Regular visitors here are aware of my love for comic book movies, particularly those of the Superman, Batman, DC orientation. And though those movies have been relatively scarce in theaters, Bruce Timm, the creative force behind nearly every awesome DC cartoon for the past twenty years including the highly respected Batman, Superman, and Justice League animated shows, has been pumping out some pretty good direct-to-DVD animated features that geeks like me eat up. I encourage you, though, to watch them as well. Some of them have been much better than many movies released in theaters (specific examples: X3, Spider-Man 3, Ghost Rider). With exception of the rather abysmal Batman: Gotham Knight and the mediocre Justice League: New Frontier, the other three have been very good. Superman Doomsday packs in more action than we’ve ever seen the Man of Steel perform in any medium, and makes you realize how bad ass the character is, because the big movies haven’t quite done it yet. Wonder Woman absolutely blew me away, especially when I realized I really liked a movie completely focused on… Wonder Woman. And the most recent release, Green Lantern: First Flight gives an epic, action packed, science fiction story in the tone of Star Trek.
The action is high, and characterization for the star is rather low besides the “Hal Jordan acts heroic” aspect. His origin is greatly stunted, I imagine because it was featured prominently in New Frontier and will likely be told again in the live action movie coming soon. So it happens very suddenly; an alien crashes on Earth, his Green Lantern ring picks Hal Jordan to succeed him (it’s never explained that it does this because it recognizes his valor), and suddenly he’s off Earth for the rest of the movie encountering aliens and Guardians of the Universe and an intergalactic war. Is he ever surprised by this? Very briefly. The movie pretty much shows him accept it and be totally fine with bizarre looking creatures. But again, for this it works.
The more interesting character is Sinestro, whose betrayal of the Green Lantern is shown here. I’m not really spoiling you; it’s pretty clear from the get go that he’s got a few screws loose. But there’s a pretty nifty little twist about two thirds in that I won’t spoil, and actually made me say, “whoa.” It was very well done. But Sinestro is a great villain, and is shown perfectly here.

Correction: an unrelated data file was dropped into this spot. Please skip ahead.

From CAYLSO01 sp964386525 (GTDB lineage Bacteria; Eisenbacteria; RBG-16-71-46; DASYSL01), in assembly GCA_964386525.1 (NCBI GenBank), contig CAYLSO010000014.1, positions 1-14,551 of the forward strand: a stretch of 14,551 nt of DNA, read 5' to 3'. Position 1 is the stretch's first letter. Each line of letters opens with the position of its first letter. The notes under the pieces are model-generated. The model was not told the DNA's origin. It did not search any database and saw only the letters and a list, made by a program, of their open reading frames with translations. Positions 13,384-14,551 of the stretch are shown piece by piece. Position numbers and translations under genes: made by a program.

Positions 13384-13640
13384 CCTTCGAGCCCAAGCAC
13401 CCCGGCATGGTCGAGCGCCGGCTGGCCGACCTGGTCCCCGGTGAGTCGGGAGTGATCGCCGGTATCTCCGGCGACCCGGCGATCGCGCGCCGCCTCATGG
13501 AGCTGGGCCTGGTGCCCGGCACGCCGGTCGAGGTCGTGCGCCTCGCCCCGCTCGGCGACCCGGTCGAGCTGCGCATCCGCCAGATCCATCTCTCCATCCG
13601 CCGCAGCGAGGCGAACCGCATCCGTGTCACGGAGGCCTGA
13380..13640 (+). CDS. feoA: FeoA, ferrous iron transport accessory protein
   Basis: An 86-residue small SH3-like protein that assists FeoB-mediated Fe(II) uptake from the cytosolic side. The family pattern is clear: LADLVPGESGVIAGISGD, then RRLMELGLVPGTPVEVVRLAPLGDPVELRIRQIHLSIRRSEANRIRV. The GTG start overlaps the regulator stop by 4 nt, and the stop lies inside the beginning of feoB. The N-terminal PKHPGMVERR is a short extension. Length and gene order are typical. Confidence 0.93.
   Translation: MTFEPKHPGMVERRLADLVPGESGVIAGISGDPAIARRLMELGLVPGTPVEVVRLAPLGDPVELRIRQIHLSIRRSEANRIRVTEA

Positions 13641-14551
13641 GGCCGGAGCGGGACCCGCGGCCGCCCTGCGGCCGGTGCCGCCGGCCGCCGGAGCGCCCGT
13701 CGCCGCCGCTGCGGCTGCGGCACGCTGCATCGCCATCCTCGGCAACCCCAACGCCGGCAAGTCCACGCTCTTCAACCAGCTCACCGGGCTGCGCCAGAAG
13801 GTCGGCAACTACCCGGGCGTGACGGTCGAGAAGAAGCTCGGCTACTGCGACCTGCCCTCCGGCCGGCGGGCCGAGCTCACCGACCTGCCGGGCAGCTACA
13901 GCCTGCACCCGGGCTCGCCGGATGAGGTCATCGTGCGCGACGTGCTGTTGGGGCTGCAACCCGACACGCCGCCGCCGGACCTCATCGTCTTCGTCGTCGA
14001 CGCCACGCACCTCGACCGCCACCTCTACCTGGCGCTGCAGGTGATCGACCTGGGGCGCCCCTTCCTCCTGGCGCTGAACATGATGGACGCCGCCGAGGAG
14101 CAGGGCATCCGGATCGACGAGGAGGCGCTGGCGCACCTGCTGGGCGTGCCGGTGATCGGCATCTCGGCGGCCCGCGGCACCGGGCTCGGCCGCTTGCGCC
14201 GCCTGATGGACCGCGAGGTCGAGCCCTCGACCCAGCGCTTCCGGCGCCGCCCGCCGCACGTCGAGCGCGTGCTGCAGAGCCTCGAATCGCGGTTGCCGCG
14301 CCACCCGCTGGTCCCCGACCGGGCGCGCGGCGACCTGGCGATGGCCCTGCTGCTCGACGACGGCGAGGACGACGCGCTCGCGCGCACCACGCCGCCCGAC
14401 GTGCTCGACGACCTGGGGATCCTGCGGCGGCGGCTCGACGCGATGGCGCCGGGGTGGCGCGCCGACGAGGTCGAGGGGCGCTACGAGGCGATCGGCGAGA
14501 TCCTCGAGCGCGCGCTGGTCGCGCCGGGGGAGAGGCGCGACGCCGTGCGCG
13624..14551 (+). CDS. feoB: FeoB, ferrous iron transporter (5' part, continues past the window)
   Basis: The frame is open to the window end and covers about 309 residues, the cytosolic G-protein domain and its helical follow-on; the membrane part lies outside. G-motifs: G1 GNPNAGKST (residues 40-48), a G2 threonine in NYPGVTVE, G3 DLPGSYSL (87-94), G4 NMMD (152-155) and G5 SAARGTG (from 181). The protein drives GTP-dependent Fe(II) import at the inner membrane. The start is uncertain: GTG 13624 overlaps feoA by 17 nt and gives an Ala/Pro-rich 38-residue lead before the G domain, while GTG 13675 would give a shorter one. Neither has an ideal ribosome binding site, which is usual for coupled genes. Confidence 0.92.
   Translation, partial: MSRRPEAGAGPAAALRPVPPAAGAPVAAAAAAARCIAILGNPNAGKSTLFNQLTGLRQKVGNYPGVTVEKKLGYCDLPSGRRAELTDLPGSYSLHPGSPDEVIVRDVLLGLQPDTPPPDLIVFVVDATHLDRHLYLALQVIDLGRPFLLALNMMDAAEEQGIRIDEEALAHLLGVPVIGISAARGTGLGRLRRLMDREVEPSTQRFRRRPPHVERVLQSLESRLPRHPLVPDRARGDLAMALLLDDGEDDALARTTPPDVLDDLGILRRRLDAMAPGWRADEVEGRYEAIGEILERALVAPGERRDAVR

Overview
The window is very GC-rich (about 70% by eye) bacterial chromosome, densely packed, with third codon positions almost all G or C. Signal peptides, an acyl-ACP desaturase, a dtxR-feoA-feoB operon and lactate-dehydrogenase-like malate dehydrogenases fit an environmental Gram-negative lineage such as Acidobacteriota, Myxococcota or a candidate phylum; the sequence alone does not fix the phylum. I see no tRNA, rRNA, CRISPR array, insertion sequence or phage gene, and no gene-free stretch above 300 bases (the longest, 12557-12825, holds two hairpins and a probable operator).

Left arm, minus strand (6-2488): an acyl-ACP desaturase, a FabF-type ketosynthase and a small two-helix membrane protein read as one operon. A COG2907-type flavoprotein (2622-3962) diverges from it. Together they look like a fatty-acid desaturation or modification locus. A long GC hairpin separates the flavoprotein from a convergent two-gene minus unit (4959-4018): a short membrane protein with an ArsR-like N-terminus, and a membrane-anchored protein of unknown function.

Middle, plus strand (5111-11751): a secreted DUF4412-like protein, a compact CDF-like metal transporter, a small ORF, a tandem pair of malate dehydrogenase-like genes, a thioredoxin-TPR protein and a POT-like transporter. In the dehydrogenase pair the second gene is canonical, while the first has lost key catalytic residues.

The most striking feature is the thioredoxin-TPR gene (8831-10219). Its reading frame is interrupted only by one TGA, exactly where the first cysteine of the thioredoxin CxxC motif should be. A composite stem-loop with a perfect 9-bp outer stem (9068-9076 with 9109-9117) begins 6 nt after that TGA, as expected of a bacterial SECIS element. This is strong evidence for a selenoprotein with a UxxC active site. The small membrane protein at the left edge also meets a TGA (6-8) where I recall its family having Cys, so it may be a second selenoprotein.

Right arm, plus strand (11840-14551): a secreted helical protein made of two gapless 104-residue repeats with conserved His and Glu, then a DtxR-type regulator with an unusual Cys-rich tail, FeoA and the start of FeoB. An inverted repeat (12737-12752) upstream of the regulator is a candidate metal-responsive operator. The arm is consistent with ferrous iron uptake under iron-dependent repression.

The action scenes and art is incredible throughout. I imagine it’s somewhat difficult to make the action seem real, since it’s all about a ring that takes the shape of what its wearer wills it to do. It sounds abstract, but is actually pretty cool, because it allows those fighting to have a physical battle that is actually a battle of inner strength. How very Zen.
There is a little camp here, but I let it go. Sometimes Hal makes his ring into a giant baseball bat, or a rocket launcher, but it’s all in good fun.
I don’t mean to think that this is just mindless action, there is more to it. It’s not completely devoid of character, and there are some nifty political undertones. It also packs a surprising dramatic punch when the rings of dozens of dead Green Lanterns all return to their source all at once, after a precise coordinated attack. It has great action, but there’s some maturity here as well.
This is also good because it shows WB is starting to allow their heroes to be showcased in multiple mediums. Since we’re essentially going to get a very similar story when the movie comes out in theaters, I was surprised they let this one go. But they might be starting to realize that exposure is very important, and since this film is great, I’m sure it will only make the live action one better.
If you’re a comic book geek, definitely see it. If you like comic book movies, give animation a chance, you’ll be pleasantly surprised.